Instead of condemning lawmakers who refuse to make laws that might reduce the slaughter of schoolchildren, we critics of these legislators should put ourselves in their shoes. They have children of their own—they can imagine the anguish of parents who send their kids off in the morning with lunch bags and retrieve them in the afternoon in body bags. They have no more use than we do for the sullen, misfit killers; like the rest of us, they wish them gone. But there’s that devilish Second Amendment, to which they’re philosophically attached—not to mention politically and financially. You don’t knock down the pillars holding up a civilization and not expect the ceiling to land on all our heads. Children, however much we love them, are more expendable than the rights we hold dear. There are millions of kids, but only ten sentences to the Bill of Rights.
The slope is slippery, and not simply with blood. The law we pinch today to trim its excess might crumble tomorrow like pie crust. Federal researchers, if allowed to approach gun violence as a public health problem—on the grounds, let us say, that more children die at school than soldiers die in war—might conclude that the only cure is abstinence. But guns are not like cigarettes. Cigarettes are a vice. Guns are a guarantee of liberty.
So what are our lawmakers to do? Their hearts are in the right place, but they have found no way beyond prayer to express their indignation.
Let me suggest something. I have in mind a response as authentically American as those Remingtons that hung above the fireplace in the homesteads of yore. It is time for lawmakers—backed by the rest of us 100 percent!—to call out those sullen misfits and tell them to act like men.
To begin with, every fad and frenzy runs its course, and these wretched souls who lug their combat-grade weaponry onto school grounds and open fire court a shriveling infamy. At this point, they are merely copycats, and the American public will not long remember the schools they shoot up, let alone the names of the shooters. Perhaps they’ve noticed that the obligatory note of presidential regret is becoming more and more perfunctory. Schoolkids themselves now expect to be shot at sooner or later, and classroom safety has replaced playground improvement as standard fodder of PTA discussion. If there was ever anything audaciously novel about shooting up a school, this ship has long since sailed. Losers do it because they’re losers, and all they accomplish is to show that the cool kids who made sure they knew they were losers totally had them pegged.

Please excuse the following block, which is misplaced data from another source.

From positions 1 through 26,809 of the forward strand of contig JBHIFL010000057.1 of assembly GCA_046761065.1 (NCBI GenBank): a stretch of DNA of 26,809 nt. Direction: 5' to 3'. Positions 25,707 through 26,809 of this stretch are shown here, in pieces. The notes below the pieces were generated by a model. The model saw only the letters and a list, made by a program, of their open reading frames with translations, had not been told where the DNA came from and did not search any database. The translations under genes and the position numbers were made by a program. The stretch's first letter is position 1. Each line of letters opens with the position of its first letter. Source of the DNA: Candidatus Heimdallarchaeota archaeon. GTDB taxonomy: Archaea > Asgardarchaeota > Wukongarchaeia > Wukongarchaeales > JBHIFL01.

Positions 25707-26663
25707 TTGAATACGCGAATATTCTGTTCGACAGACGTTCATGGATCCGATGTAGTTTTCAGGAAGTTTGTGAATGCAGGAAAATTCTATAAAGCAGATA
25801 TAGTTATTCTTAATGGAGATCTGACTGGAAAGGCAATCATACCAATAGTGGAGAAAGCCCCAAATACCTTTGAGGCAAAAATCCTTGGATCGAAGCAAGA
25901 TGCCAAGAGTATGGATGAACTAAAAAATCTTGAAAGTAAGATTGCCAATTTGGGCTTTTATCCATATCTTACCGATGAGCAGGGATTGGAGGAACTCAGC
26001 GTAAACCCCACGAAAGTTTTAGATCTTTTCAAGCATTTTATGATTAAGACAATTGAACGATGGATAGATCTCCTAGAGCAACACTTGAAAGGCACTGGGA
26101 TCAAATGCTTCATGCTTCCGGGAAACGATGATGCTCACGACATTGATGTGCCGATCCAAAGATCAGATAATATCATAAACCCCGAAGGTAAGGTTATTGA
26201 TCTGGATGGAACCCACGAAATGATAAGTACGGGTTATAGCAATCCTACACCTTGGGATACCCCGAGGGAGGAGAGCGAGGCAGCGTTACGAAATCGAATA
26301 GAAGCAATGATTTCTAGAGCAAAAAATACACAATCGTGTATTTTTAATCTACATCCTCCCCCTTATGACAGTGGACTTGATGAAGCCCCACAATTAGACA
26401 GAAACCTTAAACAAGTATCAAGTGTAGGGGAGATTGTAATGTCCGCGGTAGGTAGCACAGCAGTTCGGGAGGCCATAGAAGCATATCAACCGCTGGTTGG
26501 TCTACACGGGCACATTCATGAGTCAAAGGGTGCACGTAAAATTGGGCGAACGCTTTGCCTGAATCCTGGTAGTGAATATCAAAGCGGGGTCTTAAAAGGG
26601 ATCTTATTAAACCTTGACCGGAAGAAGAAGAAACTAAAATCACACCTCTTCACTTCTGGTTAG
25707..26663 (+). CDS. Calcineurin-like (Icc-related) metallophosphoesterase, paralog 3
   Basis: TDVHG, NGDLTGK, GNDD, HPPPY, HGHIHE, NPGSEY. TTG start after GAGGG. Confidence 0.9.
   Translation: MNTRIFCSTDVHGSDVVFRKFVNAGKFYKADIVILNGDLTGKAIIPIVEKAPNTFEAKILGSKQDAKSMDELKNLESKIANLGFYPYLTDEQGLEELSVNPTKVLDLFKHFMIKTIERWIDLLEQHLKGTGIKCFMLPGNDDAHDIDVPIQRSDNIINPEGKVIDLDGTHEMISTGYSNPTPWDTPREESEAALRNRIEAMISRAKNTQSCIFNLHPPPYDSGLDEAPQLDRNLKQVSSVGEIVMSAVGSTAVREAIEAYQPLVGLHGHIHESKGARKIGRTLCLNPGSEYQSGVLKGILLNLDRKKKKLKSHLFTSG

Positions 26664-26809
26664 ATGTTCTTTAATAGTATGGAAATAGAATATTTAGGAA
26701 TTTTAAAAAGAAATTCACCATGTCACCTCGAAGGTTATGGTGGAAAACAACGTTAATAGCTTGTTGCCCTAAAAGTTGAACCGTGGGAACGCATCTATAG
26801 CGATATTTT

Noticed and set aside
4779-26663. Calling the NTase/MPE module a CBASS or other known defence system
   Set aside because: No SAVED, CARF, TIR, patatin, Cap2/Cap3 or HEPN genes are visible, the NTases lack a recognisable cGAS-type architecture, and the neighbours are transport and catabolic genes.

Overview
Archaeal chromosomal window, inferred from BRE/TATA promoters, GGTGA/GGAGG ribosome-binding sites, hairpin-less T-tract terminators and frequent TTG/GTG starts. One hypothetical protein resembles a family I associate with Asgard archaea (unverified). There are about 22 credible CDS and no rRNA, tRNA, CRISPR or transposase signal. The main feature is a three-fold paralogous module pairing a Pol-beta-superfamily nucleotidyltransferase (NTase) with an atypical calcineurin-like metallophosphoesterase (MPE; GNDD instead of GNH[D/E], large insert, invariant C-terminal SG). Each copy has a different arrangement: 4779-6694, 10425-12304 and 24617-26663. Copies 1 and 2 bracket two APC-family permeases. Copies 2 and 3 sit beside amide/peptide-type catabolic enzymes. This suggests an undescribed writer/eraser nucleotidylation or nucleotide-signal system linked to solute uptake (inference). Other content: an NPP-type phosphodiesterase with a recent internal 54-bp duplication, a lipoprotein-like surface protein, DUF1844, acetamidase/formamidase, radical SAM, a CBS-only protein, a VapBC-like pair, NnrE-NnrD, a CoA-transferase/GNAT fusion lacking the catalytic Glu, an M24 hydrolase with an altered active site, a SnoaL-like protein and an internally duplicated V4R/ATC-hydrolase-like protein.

The time is ripe for our lawmakers to call these losers out. I propose they create a distraction. “If you want to pick on somebody,” they need to say, stepping forward and pumping up their chests, “pick on us. Leave the kids alone. Shoot up city hall. Shoot up the statehouse. Hell, shoot up Congress. If you dare. ‘Cause we’ll be waiting for you.”
The problem with the way our lawmakers have been behaving up to now is the whiff I catch every now and then of an attitude that’s perfumed with piety but comes down to better them than us. Am I imagining this? When a problem doesn’t get solved, or even tackled, it usually means that the decision makers see it as someone else’s problem. Kids don’t vote. They don’t contribute to campaigns. To anyone but their parents, they’re fungible. I am so sorry to speak so harshly about our elected representatives, but that is how things look. Imagine how dramatically my feelings would change if those lawmakers were to stand tall and send a message loud and clear: If you want to shoot somebody, shoot us. If you got the guts, and we don’t think you do.
In other words, do what John Wayne used to do in all his movies and draw the fire away from the weak and innocent. I can picture our lawmakers rising to the occasion in fine fashion, though so far not a peep.